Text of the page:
“My sincere apologies for this unannounced approach. I am Donna [last name], a Public Relations Officer with Acer Inc. This is a reach out to you – that Acer Inc. needs a financial coordinator here. This is a part-time job offer, so you can earn extra income while doing your regular job/business. If interested in this position, kindly reply to the recruiter agent Mr. Kengean Tan (email address), for more info.
Best Regards, Donna.”
As this message came from a reliable connection but had a certain amount of weirdness, our team member replied, asking for more details. He got a response within 5 seconds – an automated message saying, “Please connect with Kengean Tan for more details ASAP.” Our employee decided to play some more and sent a message to Kengean. This is what he got back:
“Your email was received, and we appreciate your correspondence. I represent Acer Incorporated a Taiwanese multinational electronics manufacturer. Our company owns the largest franchised computer retail chain in Taipei, Taiwan. Acer is the third largest computer manufacturer in the world (by sales) after HP and Dell Inc. and its product lineup includes desktops and laptops, as well as personal digital assistants (PDAs), servers and storage, displays, peripherals, and e-business services for business, government, education, and home users.”
“We are in need of representatives in different regions in Canada, due to the challenges in processing payments here in Taiwan from our customers/clients, it’s been proven that customers/clients especially debtors respond to debt owned when means of remittance is available within the confine of their region. We need you as close contact between us and our customers/clients in your area when assigned as one of the company representatives.”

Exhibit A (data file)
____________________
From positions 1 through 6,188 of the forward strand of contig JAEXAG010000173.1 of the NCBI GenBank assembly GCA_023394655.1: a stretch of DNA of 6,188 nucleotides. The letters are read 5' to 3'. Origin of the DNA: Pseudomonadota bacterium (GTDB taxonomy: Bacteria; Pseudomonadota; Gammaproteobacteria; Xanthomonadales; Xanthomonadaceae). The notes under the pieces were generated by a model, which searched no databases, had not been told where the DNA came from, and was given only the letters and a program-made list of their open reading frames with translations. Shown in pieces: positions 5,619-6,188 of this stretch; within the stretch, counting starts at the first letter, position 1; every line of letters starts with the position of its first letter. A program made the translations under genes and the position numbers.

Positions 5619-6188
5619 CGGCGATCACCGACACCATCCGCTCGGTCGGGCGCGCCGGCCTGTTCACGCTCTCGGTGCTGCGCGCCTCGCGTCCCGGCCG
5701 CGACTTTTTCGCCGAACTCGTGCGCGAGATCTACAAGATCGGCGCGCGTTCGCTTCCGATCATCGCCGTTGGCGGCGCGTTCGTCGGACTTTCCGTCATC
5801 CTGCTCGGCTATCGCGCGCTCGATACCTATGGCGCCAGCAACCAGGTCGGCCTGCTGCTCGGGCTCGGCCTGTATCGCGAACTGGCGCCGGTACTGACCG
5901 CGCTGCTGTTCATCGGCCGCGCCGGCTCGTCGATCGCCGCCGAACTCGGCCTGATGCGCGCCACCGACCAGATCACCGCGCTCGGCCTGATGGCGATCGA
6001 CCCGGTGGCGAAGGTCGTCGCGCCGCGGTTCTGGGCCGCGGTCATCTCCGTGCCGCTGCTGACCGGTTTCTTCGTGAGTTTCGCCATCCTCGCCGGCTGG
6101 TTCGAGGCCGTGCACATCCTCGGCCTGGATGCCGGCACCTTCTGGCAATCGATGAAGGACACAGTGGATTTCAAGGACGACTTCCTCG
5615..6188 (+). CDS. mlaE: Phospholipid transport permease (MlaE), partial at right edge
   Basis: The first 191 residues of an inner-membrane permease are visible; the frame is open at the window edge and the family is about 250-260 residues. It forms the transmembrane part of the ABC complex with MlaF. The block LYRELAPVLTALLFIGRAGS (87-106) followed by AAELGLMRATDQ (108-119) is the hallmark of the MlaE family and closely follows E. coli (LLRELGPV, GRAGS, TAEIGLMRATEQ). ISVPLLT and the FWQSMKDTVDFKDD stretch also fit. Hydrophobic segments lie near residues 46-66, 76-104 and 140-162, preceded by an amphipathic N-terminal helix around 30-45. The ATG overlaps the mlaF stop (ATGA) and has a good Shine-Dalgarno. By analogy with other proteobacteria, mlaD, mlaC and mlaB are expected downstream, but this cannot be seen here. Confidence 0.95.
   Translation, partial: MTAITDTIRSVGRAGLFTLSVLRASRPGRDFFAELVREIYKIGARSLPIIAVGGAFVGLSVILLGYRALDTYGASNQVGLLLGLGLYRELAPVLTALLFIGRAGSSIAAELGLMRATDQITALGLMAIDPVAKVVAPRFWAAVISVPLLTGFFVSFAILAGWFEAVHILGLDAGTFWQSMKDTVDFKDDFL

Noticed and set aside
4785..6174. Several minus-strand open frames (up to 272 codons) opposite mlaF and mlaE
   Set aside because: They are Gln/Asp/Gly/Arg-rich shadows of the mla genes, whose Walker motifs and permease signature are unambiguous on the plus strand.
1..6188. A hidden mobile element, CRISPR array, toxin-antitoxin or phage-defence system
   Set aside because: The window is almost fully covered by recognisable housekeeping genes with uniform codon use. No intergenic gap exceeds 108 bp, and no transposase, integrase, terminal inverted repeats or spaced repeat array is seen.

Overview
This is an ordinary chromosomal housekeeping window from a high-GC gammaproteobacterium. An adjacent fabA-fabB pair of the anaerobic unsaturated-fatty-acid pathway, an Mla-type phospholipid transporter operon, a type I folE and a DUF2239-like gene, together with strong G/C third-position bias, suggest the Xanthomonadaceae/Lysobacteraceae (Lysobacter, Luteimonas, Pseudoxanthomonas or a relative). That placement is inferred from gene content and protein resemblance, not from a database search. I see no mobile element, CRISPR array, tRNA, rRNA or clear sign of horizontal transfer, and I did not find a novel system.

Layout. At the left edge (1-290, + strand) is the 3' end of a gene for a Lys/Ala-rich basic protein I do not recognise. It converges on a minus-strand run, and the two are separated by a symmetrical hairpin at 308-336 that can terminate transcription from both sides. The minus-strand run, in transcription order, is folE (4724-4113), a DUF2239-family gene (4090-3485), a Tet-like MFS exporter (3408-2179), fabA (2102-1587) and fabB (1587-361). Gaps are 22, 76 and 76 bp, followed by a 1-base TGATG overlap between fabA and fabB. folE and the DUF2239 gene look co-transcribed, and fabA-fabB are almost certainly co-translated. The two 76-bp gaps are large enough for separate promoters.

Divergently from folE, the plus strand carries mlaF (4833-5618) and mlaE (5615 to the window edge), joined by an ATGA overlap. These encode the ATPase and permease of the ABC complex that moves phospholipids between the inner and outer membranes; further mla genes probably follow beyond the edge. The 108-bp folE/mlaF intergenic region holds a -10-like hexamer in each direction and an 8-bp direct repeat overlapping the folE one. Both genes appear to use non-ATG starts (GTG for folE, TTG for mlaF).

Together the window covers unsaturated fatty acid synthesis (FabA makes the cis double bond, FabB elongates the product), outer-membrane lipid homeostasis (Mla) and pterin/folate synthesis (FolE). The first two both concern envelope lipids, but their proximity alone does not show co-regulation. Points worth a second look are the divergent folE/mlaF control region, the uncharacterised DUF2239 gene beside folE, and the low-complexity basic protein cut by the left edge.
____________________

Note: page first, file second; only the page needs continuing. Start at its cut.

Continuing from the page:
“DETAILS OF FUNCTION: Maintain effective communications with management of Acer. Establishes, develops, and maintains business relationships with current customers and prospective customers in the assigned territory. Secure orders from existing and prospective customers through a relationship-based approach and maintain proper records of transactions & receive and process payment from customers Also, this is a part-time job, you will be earning extra income while doing your normal Job/Business.”
“QUALIFICATIONS: Must possess excellent verbal and written communication skills. Must be results-orientated and must be willing to work as required. Note that you are entitled to 10% of every payment processed through you, and you would be placed on a monthly salary of $2,000.00 to $7,000.00 based on agreement.”
“If interested in this position, do email us, requesting our fill-able application form, and it will be made available to you.”
“For more information, please visit our website. Sincerely, Kengean Tan – Acer Taiwan Inc.”